Awarded to an Oregon student who shows creative and technical excellence in the field of ceramics.

High School Scholarship Program Application

The competition is open to all high school juniors and seniors living in Oregon and SW Washington.

The High School Scholarship winner will be chosen by a jury of professional ceramic artists. The awards ceremony will be held at the show on the evening of Saturday, April 29th 2023.and will award two $1000 awards to two students who shows creative and technical excellence in the field of ceramics. It offers the highest juried candidates will receive a $1000 scholarship for their entry into post-secondary education. The scholarship is awarded during a ceremony at the OPA Ceramic Showcase each spring, the all-clay show that OPA sponsors every spring at the Oregon Convention Center. The scholarship funds will be held in trust and paid directly to the college entered by the student. We recommend that students with exceptional imagination and technical skill enter this competition.

Entries may be either utilitarian or decorative objects made of clay. Only one entry per student. Application deadline is in March of each year.

2024 HS Scholarship will have an entry cap of 50 entries, but only the top ranking 25 entries can physically show at Showcase.

We had nearly 25 entries last year, the cap is in place due to limited booth space.

Two 1st Place entries will receive $1000
2nd place entry $800
3rd place $500
4th place $200

Two Honorable mentions with potential gift cards from Blick Art, Georgies Ceramics, and/or Clay Art Center Tacoma (you will need to secure these gift cards).
The Sponsor for the HS Scholarship, Kyle Chown of Chown Hardware, has increased the total amount of the 2023 HS Scholarship.  The OPA is giving out $3500 in HS Scholarships in 2024!

  • Winning entries will need to bring their pieces to the HS Gallery Booth at Ceramic Showcase  Wednesday or Thursday afternoon the weekend of Showcase~April 17th/18th between noon and 4 pm, to be displayed for exhibition.  Oregon Convention Center 777 NE Martin Luther King Jr Blvd, Portland, OR 97232 


Important dates to Remember:

  • Application Due Friday,  March 15th, 2024
  • Scholarship Awarded Saturday, April 29th

    If you, the instructor, have questions, please contact:

    OPA High School Scholarship Coordinator Meg Turner

    Clay In Education Director, Pilar Swanson

    Most commonly asked Questions ?

    1.Do I have to submit the piece I juried with or may I submit something I finished after I sent in my application?

    You must submit the exact piece that is juried.

    2. May I submit a piece that has been in the OPA Showcase before?

    You may not submit a piece that has been previously submitted to the Scholarship Program. However, you may submit a piece that has been shown the High School Gallery.

    3. Who is eligible?

    The Scholarship Program is open to High School Juniors and Seniors in Oregon and SW Washington.

    4. What percentage of my piece has to be clay?

    Each piece must be at least 75% clay.


    2023 High School Scholarship Winners


    Grant High School, 12th Grade

    Fading Coral

    This hand-built ceramic sculpture reflects the devastating transformation of coral bleaching, capturing the gradual loss of color from left to right. Crafted with the slab building technique, the sculpture features three distinct boxes, each adorned with pinched clay coral structures. The sculpture underwent a low-firing process in an electric kiln, after which I underglaze the coral formations, blending Mayco Underglazes to create a realistic finish. In addition, I added a few brush strokes of Pure Brilliance Clear Glaze in select areas. The sculpture is presented in a handcrafted Bird Eye Maple wood box, filled with white sand, creating a visual representation of the decay and loss of color in these organisms. This depiction is rooted in the scientific process of coral bleaching, also known as ocean acidification, which occurs when ocean temperatures rise as little as 2 degrees Fahrenheit, causing the coral to expel vital algae, known as zooxanthellae, resulting in the organism tissue turning white. My love for the ocean and concern about the pressing issue of climate change has always been at the core of my artistic expression. My work drives me to spark conversations and inspire action toward positive change.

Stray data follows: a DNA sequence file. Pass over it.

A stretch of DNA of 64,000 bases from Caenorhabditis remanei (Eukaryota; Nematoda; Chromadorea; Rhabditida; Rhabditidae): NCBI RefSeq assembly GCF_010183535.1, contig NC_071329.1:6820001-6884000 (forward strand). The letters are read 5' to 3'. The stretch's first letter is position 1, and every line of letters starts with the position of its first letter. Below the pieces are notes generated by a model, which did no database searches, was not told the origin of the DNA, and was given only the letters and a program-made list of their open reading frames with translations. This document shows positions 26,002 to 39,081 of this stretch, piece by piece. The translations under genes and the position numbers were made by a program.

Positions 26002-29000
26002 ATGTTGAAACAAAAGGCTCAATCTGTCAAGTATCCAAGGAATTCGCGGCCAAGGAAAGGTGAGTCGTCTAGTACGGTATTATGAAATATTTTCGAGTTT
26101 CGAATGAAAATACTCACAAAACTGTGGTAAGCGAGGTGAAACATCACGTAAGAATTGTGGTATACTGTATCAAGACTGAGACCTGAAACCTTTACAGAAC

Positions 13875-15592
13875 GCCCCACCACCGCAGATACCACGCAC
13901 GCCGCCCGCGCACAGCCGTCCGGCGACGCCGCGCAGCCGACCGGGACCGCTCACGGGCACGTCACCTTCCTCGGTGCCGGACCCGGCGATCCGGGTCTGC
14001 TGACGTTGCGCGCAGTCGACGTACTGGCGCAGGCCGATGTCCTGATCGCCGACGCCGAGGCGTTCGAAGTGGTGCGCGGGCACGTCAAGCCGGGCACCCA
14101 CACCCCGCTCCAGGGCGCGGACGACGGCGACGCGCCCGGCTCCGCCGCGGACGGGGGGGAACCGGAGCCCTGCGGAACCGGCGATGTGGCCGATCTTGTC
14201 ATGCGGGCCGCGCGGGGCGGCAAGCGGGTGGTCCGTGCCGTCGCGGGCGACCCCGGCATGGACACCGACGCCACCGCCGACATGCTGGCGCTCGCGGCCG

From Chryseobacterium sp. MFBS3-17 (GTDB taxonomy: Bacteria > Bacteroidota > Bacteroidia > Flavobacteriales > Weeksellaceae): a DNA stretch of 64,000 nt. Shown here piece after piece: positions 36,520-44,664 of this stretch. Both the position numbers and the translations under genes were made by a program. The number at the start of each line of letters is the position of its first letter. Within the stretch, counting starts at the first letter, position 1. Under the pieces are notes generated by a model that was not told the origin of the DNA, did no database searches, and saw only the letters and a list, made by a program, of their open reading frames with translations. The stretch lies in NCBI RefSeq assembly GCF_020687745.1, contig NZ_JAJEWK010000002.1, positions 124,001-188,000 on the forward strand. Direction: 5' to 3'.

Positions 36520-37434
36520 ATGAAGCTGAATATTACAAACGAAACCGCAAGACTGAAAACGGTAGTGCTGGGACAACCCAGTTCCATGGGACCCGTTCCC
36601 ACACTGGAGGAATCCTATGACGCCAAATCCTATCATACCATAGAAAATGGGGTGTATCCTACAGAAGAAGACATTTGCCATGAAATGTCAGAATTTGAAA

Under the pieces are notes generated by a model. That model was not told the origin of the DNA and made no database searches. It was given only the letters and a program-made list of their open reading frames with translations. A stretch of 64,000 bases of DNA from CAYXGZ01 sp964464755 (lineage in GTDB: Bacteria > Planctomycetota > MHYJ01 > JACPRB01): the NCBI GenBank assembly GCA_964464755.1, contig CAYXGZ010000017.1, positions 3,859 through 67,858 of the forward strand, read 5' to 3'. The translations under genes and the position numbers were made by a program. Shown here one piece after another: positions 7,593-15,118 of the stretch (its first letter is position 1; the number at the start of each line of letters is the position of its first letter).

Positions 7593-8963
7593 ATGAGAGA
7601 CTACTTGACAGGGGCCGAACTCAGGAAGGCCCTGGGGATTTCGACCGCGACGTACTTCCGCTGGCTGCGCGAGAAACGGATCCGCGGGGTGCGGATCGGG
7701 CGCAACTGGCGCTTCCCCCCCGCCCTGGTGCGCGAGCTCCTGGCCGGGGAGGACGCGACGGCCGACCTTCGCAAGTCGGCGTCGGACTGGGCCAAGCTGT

Corvallis High School, 12th Grade

    La Mezcia del Simbolismo

    Ceramics provides an outlet for relieving stress and enriching my life with creativity and art. Each of my pieces are filled with symbolism and history, which requires much research and critical thinking that serves to strengthen my skills in other parts of my education.
    This piece was created to explore my intersectional Mexican-Jewish identity. I wanted to mix powerful symbols of the two cultures into one cohesive piece to represent how these cultures have mixed within me. I used a goat skull with a traditional Jewish engraving to represent Judaism, and cempasuchil flowers to show Mexican culture. For this piece I used a variety of pinch pots and slabs which I connected with scratch and attachment method and sculpted. Using a wheel, I threw two tall cylinders, and then pushed them into the shape of a cone while adding pressure to create a horn-like texture. I used a needle tool to engrave the skull and created the flowers by sculpting each petal and then scratching and attaching each one. In the glazing process I used a combination of dipping and painting with high fire reduction glazes, and iron and rutile oxides on the flowers.

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